Young received his prescription from his primary physician, but the COVID-19 pandemic and push toward telehealth allowed many others to get theirs online. When the United States declared a health emergency in January 2020 during the pandemic, telehealth companies could bypass the Haight Act, which previously prohibited prescribing controlled substances to a patient in the United States without an in-person doctor visit.
Emily Malachane, 23, graduated from Fordham University in 2021 and was prescribed Adderall that same year by her psychiatrist. She was asked questions about her concentration, forgetfulness, and mental health. Malachane was diagnosed with ADHD, then worked with a psychiatrist to find an Adderall dosage that fit her. For people with ADHD, said Malachane, Adderall improves productivity and mental health. But she doesn’t think everyone who has a prescription actually needs it.
“More people are on Adderall now because it’s easier than it was in the 2000s and 2010s to get it. It’s so readily available,” said Emily Malachane.
“I don’t think Telehealth companies have such a rigorous process.”
Last summer, The Wall Street Journal reported the DEA launched an investigation into the prescription practices of Cerebral, a telehealth company that launched in January of 2020. Several former company employees alleged they had been encouraged to prescribe Adderall to patients to maximize profits. As a result, The United States Department of Justice is conducting an ongoing investigation into the telehealth company for possible violations of the Controlled Substances Act. In response, CVS, the largest pharmaceutical company in the United States, announced that they would no longer fill prescriptions from Cerebral.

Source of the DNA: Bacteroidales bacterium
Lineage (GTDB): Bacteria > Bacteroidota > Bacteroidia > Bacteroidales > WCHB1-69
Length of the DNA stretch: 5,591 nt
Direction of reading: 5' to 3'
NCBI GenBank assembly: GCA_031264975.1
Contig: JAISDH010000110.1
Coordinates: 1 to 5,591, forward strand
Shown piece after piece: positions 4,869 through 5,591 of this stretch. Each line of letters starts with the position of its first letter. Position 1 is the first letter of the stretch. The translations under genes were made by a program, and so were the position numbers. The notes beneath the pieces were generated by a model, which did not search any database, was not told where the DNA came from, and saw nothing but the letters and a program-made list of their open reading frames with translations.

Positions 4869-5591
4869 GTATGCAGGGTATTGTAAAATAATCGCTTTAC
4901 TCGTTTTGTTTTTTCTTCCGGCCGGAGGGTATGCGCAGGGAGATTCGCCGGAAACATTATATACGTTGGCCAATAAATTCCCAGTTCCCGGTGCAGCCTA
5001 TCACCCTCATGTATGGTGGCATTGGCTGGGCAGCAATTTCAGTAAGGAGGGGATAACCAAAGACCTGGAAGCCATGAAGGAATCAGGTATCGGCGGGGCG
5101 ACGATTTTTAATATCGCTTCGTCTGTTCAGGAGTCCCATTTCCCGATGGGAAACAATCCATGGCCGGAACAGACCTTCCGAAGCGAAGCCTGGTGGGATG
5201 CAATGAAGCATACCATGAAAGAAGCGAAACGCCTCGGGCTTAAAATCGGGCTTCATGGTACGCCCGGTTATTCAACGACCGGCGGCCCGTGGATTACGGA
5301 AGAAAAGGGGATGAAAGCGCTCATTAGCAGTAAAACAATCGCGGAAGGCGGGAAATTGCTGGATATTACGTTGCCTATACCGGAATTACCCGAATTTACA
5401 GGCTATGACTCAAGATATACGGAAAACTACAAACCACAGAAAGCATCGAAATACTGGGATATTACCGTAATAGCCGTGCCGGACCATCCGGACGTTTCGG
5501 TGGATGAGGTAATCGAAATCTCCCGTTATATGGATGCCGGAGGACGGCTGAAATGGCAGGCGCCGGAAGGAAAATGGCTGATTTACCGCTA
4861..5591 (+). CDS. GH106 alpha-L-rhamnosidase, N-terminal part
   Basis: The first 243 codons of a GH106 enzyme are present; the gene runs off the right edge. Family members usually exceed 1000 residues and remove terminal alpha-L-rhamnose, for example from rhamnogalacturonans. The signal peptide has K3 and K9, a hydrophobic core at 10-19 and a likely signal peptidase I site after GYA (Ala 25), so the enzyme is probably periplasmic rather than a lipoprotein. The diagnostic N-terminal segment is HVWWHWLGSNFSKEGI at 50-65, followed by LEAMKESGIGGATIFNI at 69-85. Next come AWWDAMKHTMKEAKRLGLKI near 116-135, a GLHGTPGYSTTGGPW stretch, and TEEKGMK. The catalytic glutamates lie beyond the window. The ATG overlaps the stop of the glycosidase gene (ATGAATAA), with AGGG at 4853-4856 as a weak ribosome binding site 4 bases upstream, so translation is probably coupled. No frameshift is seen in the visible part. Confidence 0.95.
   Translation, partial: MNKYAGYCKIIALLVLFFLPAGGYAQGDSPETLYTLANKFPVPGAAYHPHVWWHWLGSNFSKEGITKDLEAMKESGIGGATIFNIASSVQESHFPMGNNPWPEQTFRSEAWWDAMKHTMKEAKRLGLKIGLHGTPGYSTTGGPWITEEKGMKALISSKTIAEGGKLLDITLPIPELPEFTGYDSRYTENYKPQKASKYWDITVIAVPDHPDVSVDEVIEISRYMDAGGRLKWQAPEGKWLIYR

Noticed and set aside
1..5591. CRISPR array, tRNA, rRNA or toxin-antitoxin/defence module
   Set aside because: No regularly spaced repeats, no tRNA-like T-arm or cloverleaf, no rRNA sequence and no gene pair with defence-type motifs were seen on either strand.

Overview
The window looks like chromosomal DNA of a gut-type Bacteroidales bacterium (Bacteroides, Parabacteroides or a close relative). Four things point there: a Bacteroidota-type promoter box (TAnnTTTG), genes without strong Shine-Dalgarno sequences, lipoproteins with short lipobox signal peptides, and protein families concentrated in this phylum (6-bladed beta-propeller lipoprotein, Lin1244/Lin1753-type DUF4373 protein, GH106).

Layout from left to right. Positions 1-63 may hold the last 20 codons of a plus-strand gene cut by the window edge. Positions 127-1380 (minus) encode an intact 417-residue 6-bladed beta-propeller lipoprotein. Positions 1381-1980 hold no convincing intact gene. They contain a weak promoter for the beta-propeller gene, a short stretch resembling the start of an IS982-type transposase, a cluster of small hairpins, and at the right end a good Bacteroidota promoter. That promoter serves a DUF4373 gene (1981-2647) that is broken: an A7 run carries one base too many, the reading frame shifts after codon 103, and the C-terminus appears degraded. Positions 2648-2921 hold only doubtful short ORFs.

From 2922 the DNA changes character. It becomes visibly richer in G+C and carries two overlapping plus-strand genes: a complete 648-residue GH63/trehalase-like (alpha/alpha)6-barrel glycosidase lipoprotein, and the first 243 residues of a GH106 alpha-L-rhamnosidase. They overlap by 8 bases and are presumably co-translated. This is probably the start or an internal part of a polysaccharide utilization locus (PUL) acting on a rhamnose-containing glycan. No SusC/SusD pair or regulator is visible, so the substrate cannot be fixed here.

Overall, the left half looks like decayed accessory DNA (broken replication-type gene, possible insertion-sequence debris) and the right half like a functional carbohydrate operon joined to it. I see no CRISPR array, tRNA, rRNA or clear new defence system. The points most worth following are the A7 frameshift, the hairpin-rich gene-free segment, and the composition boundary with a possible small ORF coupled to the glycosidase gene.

In the aftermath of these events, Cerebral confirmed to Insider in mid-summer of 2022 that it halted prescribing substances, including [but not limited to] Adderall. Existing patients would also lose access to the drugs they had become accustomed to taking by mid-October.
Stopping or weaning off Adderall can be tough for some patients, and can include withdrawal symptoms like depression and fatigue, according to the National Institute on Drug Abuse.
Because of the shortage, Malachane’s had her own issues accessing Adderall. Without it, she says it’s challenging to get things done.
“I feel like there’s nothing driving me to do anything,” she said.
- doesn’t think telehealth companies are the sole reason Adderall prescriptions are so common. She believes many doctors prescribe drugs too quickly and without a proper medical evaluation.
“Doctors need to strategically pick the right medication for the person, their personality, their body’s metabolism, their body’s chemical makeup,” said K.
“It all makes a difference.”
As of February 2023, there’s still a shortage of Adderall. According to the FDA Shortage tracker, it’s due to the unprecedented increase in demand.
Young recently quit his job at the cryptocurrency firm and is now a bartender in Manhattan. As he continues searching for a career in the workforce he is more suited for, he’s also trying to wean himself off of Adderall. It scares him, he says, that because his body is so accustomed to the drug when he does not take it, he is a lesser version of himself without it.
“It’s like I’m below baseline,” he said.
Young thinks the real reason why so many young people seek out Adderall is because of societal pressure to subscribe to the social norms of a white-collar job.
“Adderall just makes all of that easier,” he said.
“And it’s just a real shame that young people need to feel that pressure in the first place. Because if they didn’t, they wouldn’t have to go out and seek these magic pills that help them do things they’re not suited for,” Young said.